Institute of Forest Entomology, Forest Pathology and Forest Protection (IFFF), University of Natural Resources and Life Sciences
August 27, 2014

Sample Materials & Chapters

Chapter One: Imperialism and Empire

John Morrissey

John Morrissey is a Senior Lecturer in Geography at National University of Ireland, Galway, with research interests in geopolitics, imperialism and international development. His current research is broadly concerned with the geopolitical scripting and political economy of contemporary US interventionism in the Middle East. He is the author of Negotiating Colonialism (RGS Historical Geography Research Series, 2003), co-author of Key Concepts in Historical Geography (Sage, 2014), and co-editor of Spatial Justice and the Irish Crisis (Royal Irish Academy, 2014). At NUI Galway, John is Associate Director of the Moore... More About Author

David Nally

David Nally is a Senior Lecturer at the Department of Geography at University of Cambridge. He has research interests in the history of American philanthropy, the political economy of global agriculture (with a particular focus on the factors framing hunger), and the comparative study of European colonialism, including the history of ‘internal colonialism’ (or what we might be conceptualised as the geographical limits to citizenship). Nally also has a longstanding interest in social theory and the history of geographical ideas. More About Author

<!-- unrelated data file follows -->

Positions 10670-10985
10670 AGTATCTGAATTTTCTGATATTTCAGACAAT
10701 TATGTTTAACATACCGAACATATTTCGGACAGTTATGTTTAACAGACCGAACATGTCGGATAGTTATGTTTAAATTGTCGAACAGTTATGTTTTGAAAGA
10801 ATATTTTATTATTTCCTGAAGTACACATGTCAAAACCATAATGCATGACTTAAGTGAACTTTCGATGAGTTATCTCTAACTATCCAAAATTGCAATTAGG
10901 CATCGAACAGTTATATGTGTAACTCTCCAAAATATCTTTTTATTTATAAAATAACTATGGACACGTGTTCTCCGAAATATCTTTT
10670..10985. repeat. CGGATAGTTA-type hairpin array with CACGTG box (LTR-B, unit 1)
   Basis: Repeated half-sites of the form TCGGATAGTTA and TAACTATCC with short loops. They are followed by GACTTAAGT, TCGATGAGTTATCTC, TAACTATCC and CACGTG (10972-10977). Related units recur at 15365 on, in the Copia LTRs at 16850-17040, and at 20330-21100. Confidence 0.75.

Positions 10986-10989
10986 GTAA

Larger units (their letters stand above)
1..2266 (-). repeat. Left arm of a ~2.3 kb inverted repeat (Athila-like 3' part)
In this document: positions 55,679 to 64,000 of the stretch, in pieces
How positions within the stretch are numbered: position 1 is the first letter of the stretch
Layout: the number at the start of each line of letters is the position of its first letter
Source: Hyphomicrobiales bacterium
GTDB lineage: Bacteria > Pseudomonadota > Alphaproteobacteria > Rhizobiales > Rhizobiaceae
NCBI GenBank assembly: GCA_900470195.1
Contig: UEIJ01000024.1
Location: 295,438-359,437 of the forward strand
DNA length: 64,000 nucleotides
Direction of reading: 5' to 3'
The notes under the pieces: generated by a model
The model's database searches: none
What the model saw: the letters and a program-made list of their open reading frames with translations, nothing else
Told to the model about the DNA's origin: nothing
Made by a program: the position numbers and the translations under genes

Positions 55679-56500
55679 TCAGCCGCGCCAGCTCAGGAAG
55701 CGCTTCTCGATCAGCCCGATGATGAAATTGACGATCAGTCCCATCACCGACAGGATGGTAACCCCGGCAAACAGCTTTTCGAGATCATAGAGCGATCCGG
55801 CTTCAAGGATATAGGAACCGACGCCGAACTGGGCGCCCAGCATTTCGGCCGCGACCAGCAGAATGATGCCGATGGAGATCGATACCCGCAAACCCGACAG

Ulf Strohmayer

Ulf Strohmayer is a graduate of Munich Technical University and The Pennsylvania State University. Currently, he is Professor of Geography at the National University of Ireland, Galway, after teaching previously at the University of Wales at Lampeter. Educated in Germany, Sweden, USA and France, he has also held visiting teaching and research posts at the Université de Pau et des Pays de L’Adour, Dresden Technical University, Binghamton University and the Maison des Sciences de l’Homme in Paris. His interest in social theory and philosophy is matched by an equal curiosity about the conditions and consequences of historical processes of... More About Author

Yvonne Whelan

Yvonne Whelan is a Senior Lecturer in Human Geography at the University of Bristol. She has published widely on the cultural landscapes of Ireland and is the author of Reinventing Modern Dublin (2003) and the co-editor of Ireland: Space, text, Time (2005), Heritage, Memory and the Politics of Identity (2006) and Ireland Beyond Boundaries (2007). More About Author